In 1985, Hajime Tachibana collaborated with Radical TV and presented an artwork based on technology at the International Video Biennale. The artwork harmonizes digital with analog, machines with human beings, and high technology with low technology. At the time when the sales of records exceeded those of CDs, he introduced artworks whose themes were the digitization of sounds and images. He started solo exhibits in the 90s and received the ADC award for typography in 1991.

UNDERCOVER debuted at the Tokyo collections during the 1994-95 AW season and began participating in the Paris collections from 2003 SS. It took two years off from Paris and then returned in 2013-14 AW. Its unique representation of mode is highly appraised by overseas media.

Jun Takahashi (JT): I’m omnivorous in that I like both folk and minimal techno as well as various genres of movies and fashion. My style is about combining different elements to create a mix of Tokyo cultures.

Hajime Tachibana (HT): So you bring out the best of Tokyo using Japanese styles.

JT: I’m part of the remix generation symbolic of the 90s. I see these aspects in your work as well. Your latest album “Monaco” mixes several components doesn’t it?

HT: In the late 70s, cultures relating to Tokyo became popular throughout the world, and I suppose “mixing” hasn’t changed much since then. I chose the USB format for Monaco because I knew that CDs and DVDs would be replaced with files. From now on, my work will be distributed as data, so I’m hoping that my fans will store my data into this USB device. This way, I can connect with the fans over a long period of time. I’ve also updated my website and design for T-shirts and begun selling the data of my books online.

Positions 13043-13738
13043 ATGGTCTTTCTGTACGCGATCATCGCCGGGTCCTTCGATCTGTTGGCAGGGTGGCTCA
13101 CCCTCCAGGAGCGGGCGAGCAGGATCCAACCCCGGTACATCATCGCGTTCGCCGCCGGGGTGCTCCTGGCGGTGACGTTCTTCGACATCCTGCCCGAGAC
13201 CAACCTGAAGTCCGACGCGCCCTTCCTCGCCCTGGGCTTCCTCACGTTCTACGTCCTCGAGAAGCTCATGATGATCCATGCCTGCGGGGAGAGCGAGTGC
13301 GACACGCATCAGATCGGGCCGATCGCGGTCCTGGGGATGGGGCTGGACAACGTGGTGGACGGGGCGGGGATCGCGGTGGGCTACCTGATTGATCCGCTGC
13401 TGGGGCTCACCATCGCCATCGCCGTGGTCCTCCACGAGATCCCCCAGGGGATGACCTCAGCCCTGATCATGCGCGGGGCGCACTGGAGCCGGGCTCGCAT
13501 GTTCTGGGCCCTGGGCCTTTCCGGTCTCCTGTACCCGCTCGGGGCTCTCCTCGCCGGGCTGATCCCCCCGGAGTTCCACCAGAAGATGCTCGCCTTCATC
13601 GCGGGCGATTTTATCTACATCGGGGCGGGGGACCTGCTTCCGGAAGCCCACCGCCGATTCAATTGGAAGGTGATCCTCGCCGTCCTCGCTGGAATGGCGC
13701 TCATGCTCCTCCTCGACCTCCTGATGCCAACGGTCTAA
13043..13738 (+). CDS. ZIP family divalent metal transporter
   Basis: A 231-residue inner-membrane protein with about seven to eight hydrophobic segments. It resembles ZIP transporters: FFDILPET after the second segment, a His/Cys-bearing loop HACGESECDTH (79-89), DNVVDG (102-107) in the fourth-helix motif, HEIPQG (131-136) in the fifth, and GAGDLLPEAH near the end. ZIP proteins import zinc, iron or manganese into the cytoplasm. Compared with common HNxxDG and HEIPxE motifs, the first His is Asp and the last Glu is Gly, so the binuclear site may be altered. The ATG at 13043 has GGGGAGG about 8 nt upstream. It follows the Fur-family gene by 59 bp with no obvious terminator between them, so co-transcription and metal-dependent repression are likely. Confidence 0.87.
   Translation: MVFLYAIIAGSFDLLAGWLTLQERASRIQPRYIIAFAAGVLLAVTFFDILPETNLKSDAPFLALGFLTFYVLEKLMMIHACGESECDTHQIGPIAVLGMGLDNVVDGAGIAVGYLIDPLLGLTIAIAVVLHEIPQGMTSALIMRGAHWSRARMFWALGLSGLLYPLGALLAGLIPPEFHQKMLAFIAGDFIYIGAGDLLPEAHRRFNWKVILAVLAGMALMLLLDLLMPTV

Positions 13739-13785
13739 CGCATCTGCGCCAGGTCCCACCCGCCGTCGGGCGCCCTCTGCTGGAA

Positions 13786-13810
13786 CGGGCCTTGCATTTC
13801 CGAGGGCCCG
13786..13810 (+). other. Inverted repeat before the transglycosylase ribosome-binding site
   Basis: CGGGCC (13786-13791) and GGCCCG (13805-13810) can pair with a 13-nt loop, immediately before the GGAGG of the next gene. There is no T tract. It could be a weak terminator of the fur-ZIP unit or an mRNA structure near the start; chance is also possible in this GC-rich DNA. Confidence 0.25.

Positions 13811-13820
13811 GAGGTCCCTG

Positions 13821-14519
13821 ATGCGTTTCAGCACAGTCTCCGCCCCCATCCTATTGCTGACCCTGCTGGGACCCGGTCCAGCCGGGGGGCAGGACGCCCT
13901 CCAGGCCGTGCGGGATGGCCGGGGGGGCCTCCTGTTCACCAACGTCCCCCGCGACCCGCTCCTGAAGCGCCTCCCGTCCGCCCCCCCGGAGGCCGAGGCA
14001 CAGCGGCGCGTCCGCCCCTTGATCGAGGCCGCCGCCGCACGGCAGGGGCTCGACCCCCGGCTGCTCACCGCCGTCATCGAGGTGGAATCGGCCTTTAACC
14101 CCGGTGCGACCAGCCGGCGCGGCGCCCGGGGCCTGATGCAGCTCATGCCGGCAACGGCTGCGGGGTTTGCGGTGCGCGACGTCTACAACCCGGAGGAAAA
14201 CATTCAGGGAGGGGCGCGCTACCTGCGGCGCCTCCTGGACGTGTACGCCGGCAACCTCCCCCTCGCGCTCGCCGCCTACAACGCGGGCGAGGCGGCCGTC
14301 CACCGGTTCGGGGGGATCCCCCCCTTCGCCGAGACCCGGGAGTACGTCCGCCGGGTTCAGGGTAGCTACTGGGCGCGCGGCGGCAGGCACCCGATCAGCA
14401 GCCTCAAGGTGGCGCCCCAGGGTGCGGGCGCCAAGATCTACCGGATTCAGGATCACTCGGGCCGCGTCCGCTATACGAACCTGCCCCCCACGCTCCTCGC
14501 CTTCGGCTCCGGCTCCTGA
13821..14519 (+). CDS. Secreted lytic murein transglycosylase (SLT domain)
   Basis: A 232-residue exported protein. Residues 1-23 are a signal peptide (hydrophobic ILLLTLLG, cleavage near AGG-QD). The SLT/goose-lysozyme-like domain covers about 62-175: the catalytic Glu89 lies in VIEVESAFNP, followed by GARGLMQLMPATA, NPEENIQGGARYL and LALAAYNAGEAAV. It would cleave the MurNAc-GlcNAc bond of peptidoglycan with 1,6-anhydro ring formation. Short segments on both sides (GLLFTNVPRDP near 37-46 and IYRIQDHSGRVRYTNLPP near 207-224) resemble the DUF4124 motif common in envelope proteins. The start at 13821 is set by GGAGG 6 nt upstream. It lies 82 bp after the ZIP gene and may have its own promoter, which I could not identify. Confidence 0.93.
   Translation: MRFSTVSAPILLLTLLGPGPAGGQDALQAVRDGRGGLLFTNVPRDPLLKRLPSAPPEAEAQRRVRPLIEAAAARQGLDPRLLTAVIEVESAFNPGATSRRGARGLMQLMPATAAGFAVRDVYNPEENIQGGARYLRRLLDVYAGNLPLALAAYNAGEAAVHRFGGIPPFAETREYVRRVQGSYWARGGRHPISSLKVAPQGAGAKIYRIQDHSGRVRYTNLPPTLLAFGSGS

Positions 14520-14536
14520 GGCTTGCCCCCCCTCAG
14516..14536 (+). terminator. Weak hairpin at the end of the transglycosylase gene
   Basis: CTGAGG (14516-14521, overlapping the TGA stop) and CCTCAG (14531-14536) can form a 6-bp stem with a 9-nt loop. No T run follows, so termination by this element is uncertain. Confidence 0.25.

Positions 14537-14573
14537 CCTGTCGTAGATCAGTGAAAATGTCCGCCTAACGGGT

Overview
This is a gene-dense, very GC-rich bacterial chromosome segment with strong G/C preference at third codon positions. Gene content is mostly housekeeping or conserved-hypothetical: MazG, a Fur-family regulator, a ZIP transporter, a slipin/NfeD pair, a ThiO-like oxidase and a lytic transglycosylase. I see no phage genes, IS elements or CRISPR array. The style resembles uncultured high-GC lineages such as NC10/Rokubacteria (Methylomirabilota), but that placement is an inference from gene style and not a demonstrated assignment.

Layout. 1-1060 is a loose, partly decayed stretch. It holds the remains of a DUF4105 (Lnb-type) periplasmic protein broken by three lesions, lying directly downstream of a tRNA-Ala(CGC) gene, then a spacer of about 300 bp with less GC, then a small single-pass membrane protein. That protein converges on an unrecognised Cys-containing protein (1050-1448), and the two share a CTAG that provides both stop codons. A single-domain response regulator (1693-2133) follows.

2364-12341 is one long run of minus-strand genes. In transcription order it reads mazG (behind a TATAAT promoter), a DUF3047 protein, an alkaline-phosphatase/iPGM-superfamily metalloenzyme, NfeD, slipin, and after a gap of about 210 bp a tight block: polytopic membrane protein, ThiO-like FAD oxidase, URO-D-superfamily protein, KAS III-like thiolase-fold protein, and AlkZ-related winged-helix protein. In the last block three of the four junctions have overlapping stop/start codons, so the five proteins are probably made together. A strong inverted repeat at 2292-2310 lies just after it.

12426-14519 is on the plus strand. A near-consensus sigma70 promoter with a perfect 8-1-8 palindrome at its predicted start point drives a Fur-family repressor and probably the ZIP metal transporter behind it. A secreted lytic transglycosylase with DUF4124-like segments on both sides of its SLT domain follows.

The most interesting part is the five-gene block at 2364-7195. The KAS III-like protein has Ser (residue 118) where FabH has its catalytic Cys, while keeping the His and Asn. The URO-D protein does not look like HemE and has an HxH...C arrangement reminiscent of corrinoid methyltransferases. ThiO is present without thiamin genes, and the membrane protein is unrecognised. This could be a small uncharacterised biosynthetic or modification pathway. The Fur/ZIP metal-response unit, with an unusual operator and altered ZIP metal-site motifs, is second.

JT: When it comes to fashion, digitization is difficult, and I haven’t been able to incorporate this in my works yet. I find your work very interesting because it ties in with the trends today. If I were to release an archive of my past shows, which total to forty seasons, my first idea would be to create a box set of DVDs. But I guess a USB device would be more suitable.

HT: I think you can do it. You have the skills, and you can use a Mac. I think you would need something more than just a USB though.

JT: How about I create a gigantic USB? (Laugh)

HT: I suppose it could be anything really, as long as it fulfills its purpose.

JT: New things usually start in Tokyo, and people in other countries start the same thing as if it were their own.

HT: I always strive to start something completely new in the world. I guess this is the Tokyo spirit. I feel that Japanese creators are becoming more and more international. You and Hiroshi Fujiwara are global trendsetters.

JT: Being worldwide has become the new standard.

HT: When I was a member of the Plastics, there was a divide between Japan and the rest of the world. Kind of like, being the best in Japan rather than the best in the world because that’s what we believed was truly the best. Now, the name of the country doesn’t really matter. Good things are good anywhere.

JT: I think the Internet played a big role in this. When I started off as a designer though, the Internet was yet to be born. Business expanded through your networks of people.

To be continued into 6/6.